Thu. Oct 21st, 2021
Weddings How Polish Wedding Receptions Compare To Scottish Wedding Receptions

Despite the lack of Scottish ceilidh music at Polish weddings they still have more than enough excitement to make the entire night go with a bang! Both nations have strong traditions of great wedding parties so here is a short comparison so you know just what to look forward to if you are lucky enough to attend either.


While Scottish wedding receptions usually serve a regular three course meal, some snacks later in the night and a host of drinks from the bar, Polish weddings take this to another level. After a three course meal upon arrival, the vodka starts flowing. Regular shots are taken by the entire reception while singing traditional songs celebrating the marriage. Food is continuously served from then on in the form of mountains of platters of meat and salad and snacks which just never seem to disappear from your table. Drinks are usually plentiful, though the vodka can be enough and as the night draws on the deserts begin to replace the platters. One thing is for sure, you will never go hungry at a Polish wedding.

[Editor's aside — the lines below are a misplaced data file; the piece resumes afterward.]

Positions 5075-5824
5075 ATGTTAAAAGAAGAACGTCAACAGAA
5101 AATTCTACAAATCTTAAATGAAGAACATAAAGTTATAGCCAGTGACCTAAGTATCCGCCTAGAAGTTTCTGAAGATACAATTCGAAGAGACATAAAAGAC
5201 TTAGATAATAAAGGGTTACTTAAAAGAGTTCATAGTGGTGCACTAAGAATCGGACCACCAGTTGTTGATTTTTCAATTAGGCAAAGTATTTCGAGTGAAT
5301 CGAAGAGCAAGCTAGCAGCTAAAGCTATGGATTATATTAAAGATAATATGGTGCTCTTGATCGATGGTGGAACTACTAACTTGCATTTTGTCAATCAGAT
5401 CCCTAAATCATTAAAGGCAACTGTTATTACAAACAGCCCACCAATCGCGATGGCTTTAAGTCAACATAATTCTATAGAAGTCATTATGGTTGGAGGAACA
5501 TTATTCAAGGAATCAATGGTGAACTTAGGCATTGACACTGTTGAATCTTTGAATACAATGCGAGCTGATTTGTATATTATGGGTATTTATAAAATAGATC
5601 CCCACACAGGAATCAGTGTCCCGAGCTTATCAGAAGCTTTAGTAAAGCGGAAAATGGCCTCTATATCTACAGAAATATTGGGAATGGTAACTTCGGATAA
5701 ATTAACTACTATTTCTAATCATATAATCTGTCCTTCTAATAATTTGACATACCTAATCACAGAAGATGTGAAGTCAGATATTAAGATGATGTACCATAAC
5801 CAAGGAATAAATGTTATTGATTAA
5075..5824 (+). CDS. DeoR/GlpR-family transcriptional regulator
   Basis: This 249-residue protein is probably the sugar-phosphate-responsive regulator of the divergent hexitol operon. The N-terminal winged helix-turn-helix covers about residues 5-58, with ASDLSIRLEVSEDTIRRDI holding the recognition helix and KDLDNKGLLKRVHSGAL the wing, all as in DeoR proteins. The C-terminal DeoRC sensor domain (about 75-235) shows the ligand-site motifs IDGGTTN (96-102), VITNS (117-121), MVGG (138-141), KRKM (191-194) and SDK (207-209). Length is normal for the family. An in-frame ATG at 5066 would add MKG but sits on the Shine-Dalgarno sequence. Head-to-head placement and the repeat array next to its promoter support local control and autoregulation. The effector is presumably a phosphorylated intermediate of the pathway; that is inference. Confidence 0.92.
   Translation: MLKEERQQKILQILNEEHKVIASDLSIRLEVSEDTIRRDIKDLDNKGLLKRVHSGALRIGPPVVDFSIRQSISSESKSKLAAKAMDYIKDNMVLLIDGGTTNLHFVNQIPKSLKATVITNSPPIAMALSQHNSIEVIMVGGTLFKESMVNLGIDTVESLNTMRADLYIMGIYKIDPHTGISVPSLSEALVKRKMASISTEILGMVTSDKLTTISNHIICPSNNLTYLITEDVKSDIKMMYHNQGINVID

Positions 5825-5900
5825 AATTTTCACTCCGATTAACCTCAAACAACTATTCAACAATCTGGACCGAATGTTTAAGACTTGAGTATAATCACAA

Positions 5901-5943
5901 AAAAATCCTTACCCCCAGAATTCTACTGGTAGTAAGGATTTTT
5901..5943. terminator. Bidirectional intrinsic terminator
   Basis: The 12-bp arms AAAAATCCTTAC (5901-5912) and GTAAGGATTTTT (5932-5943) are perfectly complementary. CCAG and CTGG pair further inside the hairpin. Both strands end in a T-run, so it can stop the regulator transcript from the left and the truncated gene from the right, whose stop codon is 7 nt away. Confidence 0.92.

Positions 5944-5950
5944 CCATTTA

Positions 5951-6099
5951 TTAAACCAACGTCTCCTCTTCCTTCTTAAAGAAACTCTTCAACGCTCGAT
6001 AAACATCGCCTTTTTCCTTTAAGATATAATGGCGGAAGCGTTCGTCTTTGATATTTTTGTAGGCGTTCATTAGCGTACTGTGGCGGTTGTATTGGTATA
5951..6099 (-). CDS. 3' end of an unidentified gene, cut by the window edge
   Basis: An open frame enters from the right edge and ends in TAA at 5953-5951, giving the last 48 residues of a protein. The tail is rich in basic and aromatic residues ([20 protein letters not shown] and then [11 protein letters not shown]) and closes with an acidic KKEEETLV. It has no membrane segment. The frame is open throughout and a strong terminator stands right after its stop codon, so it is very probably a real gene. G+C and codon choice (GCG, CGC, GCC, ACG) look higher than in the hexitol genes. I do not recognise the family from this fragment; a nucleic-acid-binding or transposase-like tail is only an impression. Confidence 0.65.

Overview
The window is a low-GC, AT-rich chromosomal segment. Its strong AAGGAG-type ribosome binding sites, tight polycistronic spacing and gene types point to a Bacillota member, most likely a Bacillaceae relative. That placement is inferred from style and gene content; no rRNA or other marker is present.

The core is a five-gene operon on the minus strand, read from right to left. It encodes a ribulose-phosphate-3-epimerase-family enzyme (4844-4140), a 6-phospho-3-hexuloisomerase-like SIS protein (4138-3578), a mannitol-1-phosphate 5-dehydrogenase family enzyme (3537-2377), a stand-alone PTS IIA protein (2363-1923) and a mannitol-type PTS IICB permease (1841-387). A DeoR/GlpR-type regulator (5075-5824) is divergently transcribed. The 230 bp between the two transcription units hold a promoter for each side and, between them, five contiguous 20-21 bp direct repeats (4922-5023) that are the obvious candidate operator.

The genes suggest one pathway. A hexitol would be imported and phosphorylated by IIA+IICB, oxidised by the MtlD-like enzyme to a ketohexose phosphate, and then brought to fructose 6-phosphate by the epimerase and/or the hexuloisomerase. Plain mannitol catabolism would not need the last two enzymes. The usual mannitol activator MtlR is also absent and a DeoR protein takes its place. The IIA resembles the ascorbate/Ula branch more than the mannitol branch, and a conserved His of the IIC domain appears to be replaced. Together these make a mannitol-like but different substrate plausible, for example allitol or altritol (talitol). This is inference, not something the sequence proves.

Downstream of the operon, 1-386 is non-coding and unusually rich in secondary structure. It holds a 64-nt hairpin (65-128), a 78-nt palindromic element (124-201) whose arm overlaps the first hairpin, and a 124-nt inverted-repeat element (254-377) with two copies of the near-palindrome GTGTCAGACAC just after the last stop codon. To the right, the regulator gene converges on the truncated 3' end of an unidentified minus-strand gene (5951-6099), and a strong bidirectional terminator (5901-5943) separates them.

As wedding reception entertainment goes, Scottish ceilidh music is pretty unbeatable. But if you enjoy party games, then maybe some Polish traditions are for you. There are the dance contests for budding dance champion couples with prizes for the winners as judged by the bride and groom. Opposite families (all ages involved) are pitted against each other in a battle royal of dance offs sometimes involving men doing ballet and women doing the cancan.


Scottish wedding will of course normally feature one of a number of Scottish dance bands or ceilidh bands always available for hire for such events. These will feature drums, piper, fiddle player, accordionist, singer and sometimes electric guitar and base. Traditional Ceilidh Bands music normally includes dances such as the ‘Gay Gordons’ or ‘Dashing White Sergeant’ and will have everyone up on the floor swinging and leaping around. Polish weddings normally opt for a more typical DJ set up with a mix of old and new music.


One thing missing from Scottish weddings in most circumstances is singing. The Poles have regular karaoke pit stops as the night marches on and budding singers warble for the bride and groom and organised groups of guests perform practiced party pieces. The best song of all though is ‘sto lat!’ which means ‘100 years’ and is sung by everyone to the bride and groom, wishing them 100 years of love and happiness. This is also accompanied by a shot.

Source by Sam Qam

By admin